Thunderheist Strikes!

Thursday, 09 April 2009

The unfortunate truth of the music press is that it is often a very narrow passageway through which the same information is passed to the public via a multitude of outlets and the resulting coverage – no matter how innovative or celebrated it might be – is really only a case of variations on the same theme with the only difference being the rhetoric that appears between point A and point B. It gets difficult for interview subjects to regurgitate the same information and stories over and over again too; eventually it begins to feel like the sum of those experiences and the music that was produced by them only amounts to a two-dimensional caricature of the artist in question. For example, when asked how it was that his band Thunderheist came together, producer/soundsmith Graham “Grahmzilla” Bertie advises journalistic hopefuls to consult the duo's web site because the question and story have been flogged, since he and emcee Isis came together two years ago, to the point that it has lost all meaning anyway.

With that assertion in hand, here are a couple of Bertie-admonished bits of trivia and details about Thunderheist that have gone largely unexplored since the group appeared in 2007:

  • Thunderheist co-founder Graham Bertie is the son of Canadian Olympic wrestler Gordon Bertie and he “was conceived in the Olympic village in Montreal in 1976” according to the producer.
  • Bertie has a bionic arm – “there's titanium infused into my wrist – from a really bad snowboarding accident.”
  • Finally, the most interesting tidbit of information prescient to the wave of public interest that Thunderheist has enjoyed of late is that their current hit single, “Jerk It,” almost got left on the cutting room floor because Bertie hated the track.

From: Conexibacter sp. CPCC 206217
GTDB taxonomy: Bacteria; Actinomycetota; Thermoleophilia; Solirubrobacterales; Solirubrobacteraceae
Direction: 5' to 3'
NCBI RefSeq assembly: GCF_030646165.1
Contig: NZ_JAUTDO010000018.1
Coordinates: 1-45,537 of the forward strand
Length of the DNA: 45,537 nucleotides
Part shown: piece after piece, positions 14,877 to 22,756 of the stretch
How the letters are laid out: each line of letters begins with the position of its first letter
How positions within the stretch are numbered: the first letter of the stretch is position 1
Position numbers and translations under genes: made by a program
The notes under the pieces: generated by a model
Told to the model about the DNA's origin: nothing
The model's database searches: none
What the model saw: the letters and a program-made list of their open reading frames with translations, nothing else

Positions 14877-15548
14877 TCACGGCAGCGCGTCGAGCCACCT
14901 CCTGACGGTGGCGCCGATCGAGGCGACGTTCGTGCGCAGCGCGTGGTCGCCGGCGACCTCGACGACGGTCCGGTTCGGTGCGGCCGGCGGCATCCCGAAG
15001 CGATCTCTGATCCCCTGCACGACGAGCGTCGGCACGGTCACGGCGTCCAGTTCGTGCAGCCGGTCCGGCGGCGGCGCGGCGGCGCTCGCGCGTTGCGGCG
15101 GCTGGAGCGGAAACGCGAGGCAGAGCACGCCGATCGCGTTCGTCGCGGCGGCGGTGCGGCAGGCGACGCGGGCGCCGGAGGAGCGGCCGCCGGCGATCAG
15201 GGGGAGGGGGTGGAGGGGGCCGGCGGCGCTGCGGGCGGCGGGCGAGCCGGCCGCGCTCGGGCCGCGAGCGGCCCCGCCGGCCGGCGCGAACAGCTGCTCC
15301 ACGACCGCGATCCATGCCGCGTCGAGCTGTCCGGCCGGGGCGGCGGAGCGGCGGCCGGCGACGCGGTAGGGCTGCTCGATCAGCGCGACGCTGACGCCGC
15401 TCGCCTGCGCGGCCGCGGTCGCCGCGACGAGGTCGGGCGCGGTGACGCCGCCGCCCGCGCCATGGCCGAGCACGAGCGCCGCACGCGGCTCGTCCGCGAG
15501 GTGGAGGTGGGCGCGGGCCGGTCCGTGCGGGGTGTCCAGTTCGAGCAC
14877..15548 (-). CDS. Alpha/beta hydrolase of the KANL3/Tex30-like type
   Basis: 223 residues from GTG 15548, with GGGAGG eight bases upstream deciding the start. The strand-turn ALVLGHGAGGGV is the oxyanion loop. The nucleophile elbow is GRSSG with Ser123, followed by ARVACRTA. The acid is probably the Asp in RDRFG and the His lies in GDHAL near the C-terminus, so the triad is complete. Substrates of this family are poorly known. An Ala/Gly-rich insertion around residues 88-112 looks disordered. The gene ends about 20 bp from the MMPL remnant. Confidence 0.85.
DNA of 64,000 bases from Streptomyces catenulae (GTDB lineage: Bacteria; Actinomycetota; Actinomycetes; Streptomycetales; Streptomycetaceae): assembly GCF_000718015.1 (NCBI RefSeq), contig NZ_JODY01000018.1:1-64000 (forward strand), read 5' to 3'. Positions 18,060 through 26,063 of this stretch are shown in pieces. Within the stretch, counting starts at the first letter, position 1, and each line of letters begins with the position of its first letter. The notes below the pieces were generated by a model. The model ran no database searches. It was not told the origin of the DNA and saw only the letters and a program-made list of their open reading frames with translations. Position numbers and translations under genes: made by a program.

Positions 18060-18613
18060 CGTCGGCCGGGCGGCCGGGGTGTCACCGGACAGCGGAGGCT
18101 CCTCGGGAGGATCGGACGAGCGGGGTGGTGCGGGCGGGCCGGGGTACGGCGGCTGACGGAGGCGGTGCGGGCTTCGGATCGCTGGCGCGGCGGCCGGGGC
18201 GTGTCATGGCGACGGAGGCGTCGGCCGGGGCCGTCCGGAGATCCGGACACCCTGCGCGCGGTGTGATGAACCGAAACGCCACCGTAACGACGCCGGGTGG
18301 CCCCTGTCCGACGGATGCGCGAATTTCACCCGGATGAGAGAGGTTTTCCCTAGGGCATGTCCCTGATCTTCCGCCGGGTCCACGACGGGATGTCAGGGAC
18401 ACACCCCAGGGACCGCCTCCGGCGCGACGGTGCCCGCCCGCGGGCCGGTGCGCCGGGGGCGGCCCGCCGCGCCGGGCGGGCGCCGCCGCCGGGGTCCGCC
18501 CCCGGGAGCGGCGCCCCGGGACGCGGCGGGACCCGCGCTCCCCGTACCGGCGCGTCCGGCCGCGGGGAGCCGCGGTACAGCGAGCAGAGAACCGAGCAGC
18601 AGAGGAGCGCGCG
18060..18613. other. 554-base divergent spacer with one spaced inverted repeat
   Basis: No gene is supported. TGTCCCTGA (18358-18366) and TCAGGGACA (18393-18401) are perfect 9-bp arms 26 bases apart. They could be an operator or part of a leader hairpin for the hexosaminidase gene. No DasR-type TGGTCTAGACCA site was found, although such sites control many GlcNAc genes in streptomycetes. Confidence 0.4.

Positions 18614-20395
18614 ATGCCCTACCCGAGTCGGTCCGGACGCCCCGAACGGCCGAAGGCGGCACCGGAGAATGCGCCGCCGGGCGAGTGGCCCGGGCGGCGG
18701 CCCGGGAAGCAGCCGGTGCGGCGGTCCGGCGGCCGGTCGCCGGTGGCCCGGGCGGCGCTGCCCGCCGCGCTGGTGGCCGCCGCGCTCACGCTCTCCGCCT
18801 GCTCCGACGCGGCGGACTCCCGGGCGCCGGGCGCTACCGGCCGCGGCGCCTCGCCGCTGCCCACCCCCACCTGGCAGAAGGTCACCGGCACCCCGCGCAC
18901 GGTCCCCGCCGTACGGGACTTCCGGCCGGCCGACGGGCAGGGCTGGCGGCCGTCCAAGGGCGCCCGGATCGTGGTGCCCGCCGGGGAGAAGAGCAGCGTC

“I thought it was really cool when the song was featured in the  Mickey Rourke film The Wrestler but the funniest thing about “Jerk It” is that, when it was originally created, I thought for sure it was going to be thrown away,” laughs the producer at the memory of how his band's biggest hit to date came together. “Isis had an a cappella – she had already recorded part of that song over someone else's production – and so I took a stab at it. When I sent it back to her, I told her that the beat was only temporary because I hated it but she loved it and she wouldn't let me change it.

"It basically became our anthem," Bertie sighs, noting that the irony of the moment isn't lost on him. "I actually like the song now, but it took a while; it's just so simple! But given the way it has taken off, I've discovered that simple isn't always a bad thing. It's really just the little song that keeps going too – I don't know how we managed to get it in such an excellent movie, but I'm not going to complain about that [laughing].”

Those aforementioned tidbits of little known minutia will end up being the sort of thing that new fans will salivate over in the coming months if Thunderheist and its self-titled debut continues to build steam. Originally released on iTunes in early March, Thunderheist comes out through Big Dada records on March 31st but, rather than having to work as hard as most fledgling bands do when their first album finally sees the light of day, according to Bertie his group's challenge will be to ensure that they do not allow themselves to languish – something that Bertie says will be the height of simplicity itself given that the duo is already getting the itch to start working on new music. “Our manager recently brought it to our attention that iTunes classified us as rap and our album's currently charting at number three through iTunes Canada,” announces Bertie with a hint of pride. “I think that's pretty amazing but, really, it's pretty old for us.